“My take on DCDC is DCDC is a repertory company that radiates artistic excellence and total understanding in all areas through their retrospective of historical company works as well as their far-reaching responsibility toward each growing artist (choreographer/dancer).”

Some time between 1998 and 1999, shortly before she passed, she reflected on the creation process of Children of the Passage, writing: “the creation of a new work is always an intimate dialogue between the choreographer and the dancers, wherein the choreographer attempts to get the dancers to realize the vision in his/her head. More than just the replication of movement [the process will transport all participants on a journey whose maps include trust and instinct] along the way.” 

She continued in another pad:

“As we diligently prepare for the upcoming winter season with our new offerings, we will be premiering three new works, ‘Phases’ choreographed by long-term company member Terrence Green, ‘Jobe’s Table’ [sic] choreographed by our own Associate Artistic Director Kevin Ward and, ‘Children of the Passage’ choreographed in a unique collaboration between Donald McKayle, master choreographer, and Ron Brown a young talented artist of the new generation. We are convinced we have a 30th anniversary sure fire success. ‘Children of the Passage’ was commissioned by the African-American museum and cultural Center [National Afro-American Museum and Cultural Center]  as a part of an exhibit on the tradition of black dance in America. DCDC is an outstanding dance company proving to be head and shoulders above the many companies that appeared on the International Association of Blacks in Dance conference showcase in Denver, Colorado this past weekend. DCDC is also the home of probably one of the finest dancers in the world, Sheri Williams. The combination of unbeatable dancers and a first class repertory can be our ticket to success. In our efforts to build a strong organization let us not lose sight of the fact that our artists, the dancers, are the heart and soul.”

In regard to the above mentioned Job’s Table, formerly titled Martyrs Road by Kevin Ward, she writes: “drawn from events surrounding the terrorism and murders of African Americans in the 50s and 60s, this work explores the ultimate destruction of an American Family, who because they try to live their lives with dignity and freedom, are targets of hate.” 

In an earlier note to her son, she writes: “Derek it was two years and one day ago that I lay down, lapsed into a coma for two months, survived a very complicated illness of which no one seems to know about or what it was, and today I sit here…” 

Some time in 1993, she wrote: “I’ve learned that if your life is free of failures you are probably not taking enough risk. It is all right to enjoy your success but you should never quite believe it! A good reputation is a person’s greatest asset. I have learned that it pays to believe in miracles and to tell the truth I’ve been involved in one.”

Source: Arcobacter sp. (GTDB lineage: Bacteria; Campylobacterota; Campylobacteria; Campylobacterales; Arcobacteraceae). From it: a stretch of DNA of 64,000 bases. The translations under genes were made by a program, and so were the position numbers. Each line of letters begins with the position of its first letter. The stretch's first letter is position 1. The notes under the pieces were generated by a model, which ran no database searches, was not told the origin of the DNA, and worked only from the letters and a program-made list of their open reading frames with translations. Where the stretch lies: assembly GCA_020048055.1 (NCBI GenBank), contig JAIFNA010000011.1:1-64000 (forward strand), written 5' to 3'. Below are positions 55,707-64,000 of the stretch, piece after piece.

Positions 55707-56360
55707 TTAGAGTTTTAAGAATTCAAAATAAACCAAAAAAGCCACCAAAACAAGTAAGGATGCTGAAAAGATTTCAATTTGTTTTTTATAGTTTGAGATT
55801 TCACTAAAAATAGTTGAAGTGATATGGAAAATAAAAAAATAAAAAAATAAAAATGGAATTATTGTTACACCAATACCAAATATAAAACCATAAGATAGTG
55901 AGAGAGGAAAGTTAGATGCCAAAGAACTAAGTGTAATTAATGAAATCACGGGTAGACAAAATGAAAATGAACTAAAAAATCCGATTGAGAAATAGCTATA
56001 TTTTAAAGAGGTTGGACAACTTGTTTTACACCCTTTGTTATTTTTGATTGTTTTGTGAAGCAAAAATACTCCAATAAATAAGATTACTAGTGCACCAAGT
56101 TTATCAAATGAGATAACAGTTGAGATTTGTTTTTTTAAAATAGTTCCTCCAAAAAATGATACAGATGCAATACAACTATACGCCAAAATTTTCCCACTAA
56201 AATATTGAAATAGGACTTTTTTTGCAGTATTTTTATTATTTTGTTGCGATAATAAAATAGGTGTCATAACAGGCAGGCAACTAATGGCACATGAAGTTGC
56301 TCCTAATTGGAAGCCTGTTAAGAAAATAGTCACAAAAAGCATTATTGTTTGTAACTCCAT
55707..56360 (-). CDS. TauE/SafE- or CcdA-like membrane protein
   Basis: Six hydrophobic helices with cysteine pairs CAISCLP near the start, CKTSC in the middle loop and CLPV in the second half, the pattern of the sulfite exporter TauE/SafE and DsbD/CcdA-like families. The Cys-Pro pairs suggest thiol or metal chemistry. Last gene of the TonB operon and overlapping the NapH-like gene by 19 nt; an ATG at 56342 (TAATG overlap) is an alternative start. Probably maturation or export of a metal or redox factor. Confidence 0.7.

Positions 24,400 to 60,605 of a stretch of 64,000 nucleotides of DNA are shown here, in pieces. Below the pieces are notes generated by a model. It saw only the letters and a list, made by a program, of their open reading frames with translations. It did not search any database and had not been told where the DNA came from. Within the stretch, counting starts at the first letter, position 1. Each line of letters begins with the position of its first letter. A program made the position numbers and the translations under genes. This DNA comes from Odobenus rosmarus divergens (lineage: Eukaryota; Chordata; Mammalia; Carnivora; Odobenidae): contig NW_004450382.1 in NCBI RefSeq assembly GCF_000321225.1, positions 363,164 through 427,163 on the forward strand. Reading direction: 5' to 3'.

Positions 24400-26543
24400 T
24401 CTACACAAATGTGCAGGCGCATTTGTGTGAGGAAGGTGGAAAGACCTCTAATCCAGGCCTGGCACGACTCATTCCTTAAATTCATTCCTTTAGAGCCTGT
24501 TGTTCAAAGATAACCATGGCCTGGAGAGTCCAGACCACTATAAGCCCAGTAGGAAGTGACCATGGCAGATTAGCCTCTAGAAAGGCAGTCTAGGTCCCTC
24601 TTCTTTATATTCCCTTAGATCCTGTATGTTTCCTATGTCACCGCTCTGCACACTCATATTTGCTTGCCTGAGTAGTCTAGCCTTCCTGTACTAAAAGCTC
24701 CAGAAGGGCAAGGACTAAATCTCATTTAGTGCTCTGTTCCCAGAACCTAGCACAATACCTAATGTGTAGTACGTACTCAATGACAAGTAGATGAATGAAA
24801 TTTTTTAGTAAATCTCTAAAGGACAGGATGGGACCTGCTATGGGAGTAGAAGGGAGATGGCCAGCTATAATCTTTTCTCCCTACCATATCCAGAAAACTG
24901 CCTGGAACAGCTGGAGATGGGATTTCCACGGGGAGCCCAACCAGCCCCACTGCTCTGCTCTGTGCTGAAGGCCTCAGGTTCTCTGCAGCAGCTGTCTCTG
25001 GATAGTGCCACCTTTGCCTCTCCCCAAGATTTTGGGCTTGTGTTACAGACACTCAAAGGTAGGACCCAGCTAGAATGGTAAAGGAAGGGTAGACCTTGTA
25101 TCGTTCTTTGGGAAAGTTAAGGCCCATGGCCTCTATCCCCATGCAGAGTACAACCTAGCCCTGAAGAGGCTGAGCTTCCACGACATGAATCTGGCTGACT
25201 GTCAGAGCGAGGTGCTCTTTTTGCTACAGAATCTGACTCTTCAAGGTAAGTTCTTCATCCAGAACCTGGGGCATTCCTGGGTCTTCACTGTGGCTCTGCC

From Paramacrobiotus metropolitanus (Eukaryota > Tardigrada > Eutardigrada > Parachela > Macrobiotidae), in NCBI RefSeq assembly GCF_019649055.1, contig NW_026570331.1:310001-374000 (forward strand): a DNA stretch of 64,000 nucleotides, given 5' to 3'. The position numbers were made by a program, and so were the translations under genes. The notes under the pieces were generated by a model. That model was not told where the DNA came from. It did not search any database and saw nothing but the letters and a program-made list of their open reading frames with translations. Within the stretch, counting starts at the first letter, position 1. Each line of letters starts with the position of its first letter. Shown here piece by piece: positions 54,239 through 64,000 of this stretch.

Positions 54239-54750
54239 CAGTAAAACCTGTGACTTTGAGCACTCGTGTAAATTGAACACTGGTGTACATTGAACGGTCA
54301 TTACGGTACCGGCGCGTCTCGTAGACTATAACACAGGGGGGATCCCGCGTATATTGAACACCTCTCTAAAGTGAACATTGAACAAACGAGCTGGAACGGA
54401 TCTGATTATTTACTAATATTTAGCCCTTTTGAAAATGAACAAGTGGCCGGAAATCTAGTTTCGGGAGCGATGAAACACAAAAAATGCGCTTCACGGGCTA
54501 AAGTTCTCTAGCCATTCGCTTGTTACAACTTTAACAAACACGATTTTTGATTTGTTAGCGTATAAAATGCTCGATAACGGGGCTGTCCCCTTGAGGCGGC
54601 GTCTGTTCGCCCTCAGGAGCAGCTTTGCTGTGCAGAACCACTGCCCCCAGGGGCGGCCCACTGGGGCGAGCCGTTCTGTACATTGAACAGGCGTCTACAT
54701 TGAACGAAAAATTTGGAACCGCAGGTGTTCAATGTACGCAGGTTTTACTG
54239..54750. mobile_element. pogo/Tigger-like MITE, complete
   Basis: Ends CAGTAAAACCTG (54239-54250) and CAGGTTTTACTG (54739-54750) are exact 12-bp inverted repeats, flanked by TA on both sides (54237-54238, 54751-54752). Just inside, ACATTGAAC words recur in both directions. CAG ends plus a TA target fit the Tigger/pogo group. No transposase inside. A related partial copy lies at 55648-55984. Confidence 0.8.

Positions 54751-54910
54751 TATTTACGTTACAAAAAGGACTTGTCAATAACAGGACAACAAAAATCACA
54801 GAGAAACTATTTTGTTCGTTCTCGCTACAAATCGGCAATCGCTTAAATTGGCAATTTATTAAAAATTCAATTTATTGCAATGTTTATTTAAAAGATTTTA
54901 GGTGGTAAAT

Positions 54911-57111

And later in 1994 she wrote: “[it is] Very difficult to sit back and look at my accomplishments with DCDC separated from who I am as a person. Most things I have done or set out to do, has been from my own great need to do it or feeling extremely passionate about the project or event. Everything has been because I have had extremely competent and enthusiastic support” 

Though it was nice to read about familiar works through the endless lists of notes scattered amongst the legal pads, I cannot express how intimate an experience it was to read the handwritten thoughts of our founder. I joined the company 14-15 years after Jeraldyne had passed and had only felt connected to her through the energy that animates our work environment and the stories told by all those she touched; my connection was secondary at best. Fortunately for me, I have had the pleasure of talking at length with and being choreographed on by both Kevin Ward and Debbie, but now I finally feel personally connected to our founder as well. Jeraldyne was an incredibly driven, passionate, and visionary woman who set out to establish a high power, high quality Black dance company rooted in the midwest. She not only succeeded in that endeavor, she has also succeeded in inspiring others to carry on her legacy and the legacy of virtuous Black dance which reaches communities both domestically and abroad. I am thankful to be a part of that effort. 

Top photo: Dayton Contemporary Dance Company performing The Geography of the Cotton Fields, choreographed by Donald Byrd. Photo courtesy of DCDC.

A Black man in a purple costume leaps with arms outspread, facing left.Quentin ApolloVaughn Sledge attended Morehouse College from 2010-2014 and earned a BA in management. He joined the Dayton Contemporary Dance Company in 2014 and has worked with a multitude of icons including Mr. Donald McKayle, Francesca Harper, Donald Byrd, Ray Mercer, Ron K. Brown and many more. He has taught and performed all over he world in theaters such as the Joyce, Lincoln Center, and Bolshoi. In 2016, he was a soloist in the Bessie awarded revival of Donald McKayle’s “Rainbow ‘Round My Shoulder” as well. Quentin is a certified teacher of the Lester Horton, Talawa African, and the Umfundalai dance techniques and serves as a dance liaison on DCDC’s board. Quentin is very excited to serve in this new role as archivist for DCDC and looks forward to the growth that learning new skills brings. He is dedicated to preserving the vital history of such a historic company.